MM: I definitely agree with this point, for showing the face is absolutely necessary in cinema. In the case of our film, we compensated for that by focusing on other tools of expression like camera movement, and use of lighting.

I agreed with Italian director of photography Vittorio Storaro to designate a camera that focuses on the prophet, and another Steadicam that focuses on the prophet’s perspective and a few other cameras for the rest of the cast. We increased the film’s speed from 24 cadres per second to 30 cadres per second for the movement to be more smooth.

Ahram Online: Did you consult religious experts while working on the film? And were their opinions binding?

MM: To make a film about prophet Muhammad, I had to seek the advice of jurists and clerics, especially regarding the method I chose to narrate the film, and my choice to focus on specific stages in the prophet’s life. I met with a number of clerics and explained my vision and the impressions that I wanted to communicate through this film.

I met and discussed the film with Ayatollah Ali Khamenei who has been very supportive and viewed the final movie. Other names also include Ali Al-Sistani, Ayatollah Wahid Khorasani, and Iranian philosopher Ayatullah Jawadi Amuli. My research team also sought the advice of Sunni Ulama, among whom was the Turkish Hayrettin Karaman.

Ahram Online: Is the voice that recites the Quran at the film’s beginning and again in the finale meant to embody the prophet’s own voice?

MM: Well, it can either be the prophet’s voice, that of the wahy (revelation) or the narrator’s own voice. I am aware that many also prohibit depicting the prophet’s voice, but I still believe that each person has the right to interpret his voice the way they aspire. We should exhibit more openness regarding how we receive art, because if we limit ourselves to such confines we will forfeit many important things.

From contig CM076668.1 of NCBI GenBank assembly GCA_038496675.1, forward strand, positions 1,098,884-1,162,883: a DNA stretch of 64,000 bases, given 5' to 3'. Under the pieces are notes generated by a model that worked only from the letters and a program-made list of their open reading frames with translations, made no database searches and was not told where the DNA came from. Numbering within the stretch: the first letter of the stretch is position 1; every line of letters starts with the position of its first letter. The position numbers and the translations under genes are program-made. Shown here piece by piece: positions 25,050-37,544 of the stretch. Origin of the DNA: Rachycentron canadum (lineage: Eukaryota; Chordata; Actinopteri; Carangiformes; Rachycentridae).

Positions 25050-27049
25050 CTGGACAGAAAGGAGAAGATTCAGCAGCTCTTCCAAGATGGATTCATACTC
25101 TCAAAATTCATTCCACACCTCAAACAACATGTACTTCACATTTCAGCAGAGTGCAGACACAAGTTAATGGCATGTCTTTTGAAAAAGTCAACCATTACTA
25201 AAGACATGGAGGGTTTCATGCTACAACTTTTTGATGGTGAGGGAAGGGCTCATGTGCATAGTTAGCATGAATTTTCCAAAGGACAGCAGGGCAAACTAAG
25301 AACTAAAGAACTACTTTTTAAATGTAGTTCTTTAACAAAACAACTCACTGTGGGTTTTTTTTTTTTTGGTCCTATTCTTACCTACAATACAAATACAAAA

Ahram Online: As a filmmaker who always seeks to present humanistic messages in his projects, how do you see the world today especially with the prevalence of religious extremism and in the presence of groups like ISIS and others?

MM: In no way should ISIS and other terrorist groups be attributed to Islam, or be dubbed the ‘Islamic State’. Any sane person holding onto a set of principles will condemn this mentality and what it calls for. But in light of how the prophet brought mercy to human existence, we should be aware that the youth that join such groups are being tricked into it. And accordingly, we must bring them back to the true and tolerant Islam. I believe that ‘Muhammad: The Messenger of God’ can influence their thoughts and allow them to reclaim the tolerance of Islam.

That said, I do not claim having presented a full picture about the prophet in this film, but rather snippets that attest to his greatness. My dream is to encourage many others to undertake similar projects and produce films on the prophet. At this moment, my aspiration is that everyone will watch the film and feel the love, appreciation and respect we have towards the prophet.